Who steps up to replace McKenzie Milton at UCF?

The Knights are still dealing with the impact of McKenzie Milton’s gruesome knee injury. There is some hope he could return in 2020, so in the meantime either Darriel Mack Jr. or Brandon Wimbush will be starting early in the season. Mack is the most experienced in the offense, however Wimbush showed flashes at Notre Dame and his skills could fit well here. One of them needs to step up because early games against Stanford and Pittsburgh could prove challenging for a UCF team that can’t afford losses.

Is Justin Fields ready for the pressure at Ohio State?

Fields never found the opportunity he wanted at Georgia, but he now finds himself in prime position for success. Ohio State’s offense is set up to post jaw-dropping numbers in 2019, but it needs more from Fields than what he showed in the spring game when he completed just 4-of-13 attempts. This is a quarterback battle that can be lost and if Fields doesn’t pick up the offense quickly, questions will linger about his ability to step up under real pressure and win a starting spot.

Can Army handle the preseason hype?

Army enters the summer viewed as a consensus top-25 team and a potential dark horse to rise even further. There is plenty of experience and talent on this roster in a fundamentally-sound offense and defense, but dealing with the bigger spotlight could be challenging. It’s something many of these young men won’t be familiar with. Given part of their preparation is for a matchup against Michigan, it will make the next few months of training even more critical for the Black Knights.

How does revamped coaching staff impact Alabama?

Alabama lost five coaches during the offseason, including both coordinators, which creates a challenge for Nick Saban. There’s no doubt the talent is in place to win and Saban makes everything mesh, but the summer will provide an adjustment period. New quarterback, running back, wide receiver and offensive line coaches will be a change for the position players at those spots. This new wave of voices could impact the Crimson Tide at a key time for development and preparation. While it might seem like a subtle element, these are the little challenges that can make or break a championship contender.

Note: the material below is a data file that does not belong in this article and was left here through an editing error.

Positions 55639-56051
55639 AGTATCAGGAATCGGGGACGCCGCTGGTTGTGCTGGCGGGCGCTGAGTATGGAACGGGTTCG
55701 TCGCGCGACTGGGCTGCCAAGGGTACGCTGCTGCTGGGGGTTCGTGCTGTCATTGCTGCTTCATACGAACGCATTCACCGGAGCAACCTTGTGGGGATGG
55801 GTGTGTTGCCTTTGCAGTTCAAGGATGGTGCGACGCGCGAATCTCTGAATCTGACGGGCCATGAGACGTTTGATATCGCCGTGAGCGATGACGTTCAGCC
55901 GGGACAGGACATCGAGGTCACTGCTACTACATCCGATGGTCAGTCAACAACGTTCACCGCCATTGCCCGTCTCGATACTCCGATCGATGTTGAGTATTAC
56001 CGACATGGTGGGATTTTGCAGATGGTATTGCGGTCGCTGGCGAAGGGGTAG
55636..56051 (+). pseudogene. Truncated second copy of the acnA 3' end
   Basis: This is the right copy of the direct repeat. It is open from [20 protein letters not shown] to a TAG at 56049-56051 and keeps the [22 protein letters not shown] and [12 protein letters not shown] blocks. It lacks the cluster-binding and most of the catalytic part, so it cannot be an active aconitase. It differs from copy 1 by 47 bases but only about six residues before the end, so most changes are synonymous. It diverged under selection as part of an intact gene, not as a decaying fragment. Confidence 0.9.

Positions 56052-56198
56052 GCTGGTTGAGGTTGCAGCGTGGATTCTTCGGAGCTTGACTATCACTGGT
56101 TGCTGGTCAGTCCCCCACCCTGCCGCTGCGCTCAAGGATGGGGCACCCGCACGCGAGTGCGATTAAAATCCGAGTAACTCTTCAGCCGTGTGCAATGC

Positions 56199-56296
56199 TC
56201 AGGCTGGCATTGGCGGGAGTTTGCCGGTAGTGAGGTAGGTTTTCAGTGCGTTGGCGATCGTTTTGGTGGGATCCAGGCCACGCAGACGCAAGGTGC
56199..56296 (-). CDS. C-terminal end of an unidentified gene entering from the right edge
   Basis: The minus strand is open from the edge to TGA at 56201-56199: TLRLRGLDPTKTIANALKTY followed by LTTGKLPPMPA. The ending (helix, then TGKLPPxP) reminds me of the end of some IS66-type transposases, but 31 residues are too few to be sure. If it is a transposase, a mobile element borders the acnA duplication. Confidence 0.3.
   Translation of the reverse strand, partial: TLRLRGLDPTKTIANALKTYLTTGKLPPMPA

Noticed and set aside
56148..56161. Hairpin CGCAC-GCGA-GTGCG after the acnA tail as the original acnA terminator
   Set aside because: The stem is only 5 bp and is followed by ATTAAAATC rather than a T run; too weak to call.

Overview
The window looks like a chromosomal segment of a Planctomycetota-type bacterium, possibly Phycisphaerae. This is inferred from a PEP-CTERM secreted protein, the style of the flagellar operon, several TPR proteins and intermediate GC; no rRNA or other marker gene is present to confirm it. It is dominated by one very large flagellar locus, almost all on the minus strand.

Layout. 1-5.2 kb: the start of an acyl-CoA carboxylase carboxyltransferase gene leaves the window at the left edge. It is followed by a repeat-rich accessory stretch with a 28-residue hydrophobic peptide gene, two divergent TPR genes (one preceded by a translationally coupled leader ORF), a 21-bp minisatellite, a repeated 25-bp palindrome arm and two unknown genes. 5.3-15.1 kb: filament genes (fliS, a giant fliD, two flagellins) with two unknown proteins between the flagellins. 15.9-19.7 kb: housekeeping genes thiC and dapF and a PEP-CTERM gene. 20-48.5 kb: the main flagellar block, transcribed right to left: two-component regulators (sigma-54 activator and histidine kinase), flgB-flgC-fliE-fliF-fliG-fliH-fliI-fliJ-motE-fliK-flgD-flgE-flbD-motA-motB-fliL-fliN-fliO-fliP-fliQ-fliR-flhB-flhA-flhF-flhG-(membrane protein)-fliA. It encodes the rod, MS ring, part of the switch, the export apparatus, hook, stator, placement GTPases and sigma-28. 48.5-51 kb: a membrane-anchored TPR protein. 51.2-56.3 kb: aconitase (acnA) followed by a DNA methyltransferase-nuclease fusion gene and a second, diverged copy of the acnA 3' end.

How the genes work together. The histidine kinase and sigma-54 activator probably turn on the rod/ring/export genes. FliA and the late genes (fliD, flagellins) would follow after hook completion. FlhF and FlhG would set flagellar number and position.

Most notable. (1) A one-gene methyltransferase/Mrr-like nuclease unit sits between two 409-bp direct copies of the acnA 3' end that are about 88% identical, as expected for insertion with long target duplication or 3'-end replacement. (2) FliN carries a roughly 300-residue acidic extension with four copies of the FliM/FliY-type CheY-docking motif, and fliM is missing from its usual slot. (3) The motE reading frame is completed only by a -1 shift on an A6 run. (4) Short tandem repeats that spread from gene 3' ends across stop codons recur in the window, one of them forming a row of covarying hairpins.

Will Graham Harrell transform USC’s offense?

After Kliff Kingsbury left for an NFL job, the Trojans found a gem with Harrell. The 34-year-old quickly rose through the coaching ranks from being mentored by Dana Holgorsen and Mike Leach to serving as North Texas’ quarterback coach and offensive coordinator from 2016-18. Harrell learned from bright minds and he now could be the next rising coaching star in college football. He’ll get to work with an extremely talented cast of skill players. If his Air Raid-style of offense clicks with them and they can buy in early, Harrell might quickly be viewed as the most important coach for USC’s long-term success.